The painting by René Magritte representing / not representing a pipe of course does not require introduction. Nevertheless, one of the most important works of the 20th-century art deserves at least an attempt at a reinterpretation. As Friedrich Nietzsche wrote some time ago, the history can be done in an antiquarian, monumental or critical way; in my lecture I shall try to remain as close to the latter as possible.
As a matter of a fact, the painting by Magritte is a whole series of images. Apart from the best known one there is also an impressionist pipe, a pipe on an easel, a pipe proudly floating in the sky, a pipe and a psychiatrist, a pipe with an English subtitle and many others. Discussing all these ‘versions’ or perhaps simply – the elements of the greater series combined in our memory, above all, with the main image, I will try not only to return to the debate between Magritte and Foucault around the issue of representation, but also raise questions on the politics of representation resulting from the writings of Karl Marx, Gayatri Spivak and Jacques Derrida.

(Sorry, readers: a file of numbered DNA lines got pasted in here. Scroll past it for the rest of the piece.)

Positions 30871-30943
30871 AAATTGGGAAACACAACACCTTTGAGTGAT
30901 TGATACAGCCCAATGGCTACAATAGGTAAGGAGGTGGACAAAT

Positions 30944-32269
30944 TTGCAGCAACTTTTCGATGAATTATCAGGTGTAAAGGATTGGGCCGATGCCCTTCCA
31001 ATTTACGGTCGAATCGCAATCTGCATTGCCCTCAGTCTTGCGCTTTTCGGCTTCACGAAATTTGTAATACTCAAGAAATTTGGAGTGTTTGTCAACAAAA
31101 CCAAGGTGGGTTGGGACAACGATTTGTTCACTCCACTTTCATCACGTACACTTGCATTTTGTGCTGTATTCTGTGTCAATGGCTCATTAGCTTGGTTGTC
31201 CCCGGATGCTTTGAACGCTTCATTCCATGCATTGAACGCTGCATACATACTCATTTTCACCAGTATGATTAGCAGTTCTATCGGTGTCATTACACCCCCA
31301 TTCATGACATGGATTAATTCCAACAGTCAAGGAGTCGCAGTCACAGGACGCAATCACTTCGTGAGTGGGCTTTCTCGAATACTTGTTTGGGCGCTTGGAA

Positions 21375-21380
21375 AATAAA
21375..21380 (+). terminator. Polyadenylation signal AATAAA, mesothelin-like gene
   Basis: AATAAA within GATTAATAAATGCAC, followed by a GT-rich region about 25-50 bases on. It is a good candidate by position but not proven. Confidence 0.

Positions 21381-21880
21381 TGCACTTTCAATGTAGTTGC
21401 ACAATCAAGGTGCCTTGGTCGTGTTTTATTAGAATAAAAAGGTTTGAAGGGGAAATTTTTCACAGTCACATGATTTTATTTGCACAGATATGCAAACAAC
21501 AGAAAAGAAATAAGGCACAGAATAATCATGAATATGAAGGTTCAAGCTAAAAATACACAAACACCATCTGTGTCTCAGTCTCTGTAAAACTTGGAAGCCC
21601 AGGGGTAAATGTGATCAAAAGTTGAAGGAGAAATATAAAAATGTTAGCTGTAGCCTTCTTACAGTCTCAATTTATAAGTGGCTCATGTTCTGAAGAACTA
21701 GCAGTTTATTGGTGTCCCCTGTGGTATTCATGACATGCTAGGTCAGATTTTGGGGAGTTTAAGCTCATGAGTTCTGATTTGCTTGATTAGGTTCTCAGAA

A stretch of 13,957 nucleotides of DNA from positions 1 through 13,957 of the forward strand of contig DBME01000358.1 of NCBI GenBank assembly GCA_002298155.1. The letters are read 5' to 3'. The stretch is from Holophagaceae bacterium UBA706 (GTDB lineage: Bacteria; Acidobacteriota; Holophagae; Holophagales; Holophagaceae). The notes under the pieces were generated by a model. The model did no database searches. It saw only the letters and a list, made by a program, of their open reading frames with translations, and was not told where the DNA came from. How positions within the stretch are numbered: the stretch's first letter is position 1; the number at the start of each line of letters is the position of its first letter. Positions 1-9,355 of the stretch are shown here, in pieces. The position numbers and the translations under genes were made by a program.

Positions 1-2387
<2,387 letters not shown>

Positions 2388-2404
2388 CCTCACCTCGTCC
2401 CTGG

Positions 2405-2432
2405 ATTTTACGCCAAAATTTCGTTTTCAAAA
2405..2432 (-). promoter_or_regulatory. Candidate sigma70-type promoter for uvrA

We shall also consider the society based on truthfulness, touch upon such issues as plagiarism, copy, the original, self-plagiarism and the creation of dependent works. Perhaps Magritte’s image will serve as a pretext for the execution of the important demand made by Jacques Derrida, who wrote that every research of the past is essentially, first of all, a work on the future.Published on:6.07.12 Dr Ewa Majewska – feministyczna filozofka kultury. Od 2003 roku współpracuje z Gender Studies UW. Zajmuje się krytyczną filozofią społeczeństwa i kultury, jest też aktywną uczestniczką ruchów społecznych na rzecz wolności w kulturze, feminizmu i polityki queer. Pracuje w Instytucie Kultury UJ. Dr Ewa Majewska – a graduate in Philosophy from the University of Warsaw, feminist philosopher of culture. Since 2003 she has been collaborating with Gender Studies at UW. Her main interests are critical philosophy of society and culture, she actively participates in the social movements for the benefit of freedom of culture, feminism and queer politics. She works at the Institute of Culture at the Jagiellonian University. An author of the book 'Feminism as Social Philosophy. Essays on the Family', co-author of volumes 'Industrial Town Futurism' (together with K. Szreder and M. Kaltwasser); 'The Captive Mind II. Neoliberalism and its Critics (with J. Sowa) and a number of scientific and journalistic articles. She currently works on a publication on the paradoxes of politicizing of art and the feminist critique of Neoliberalism.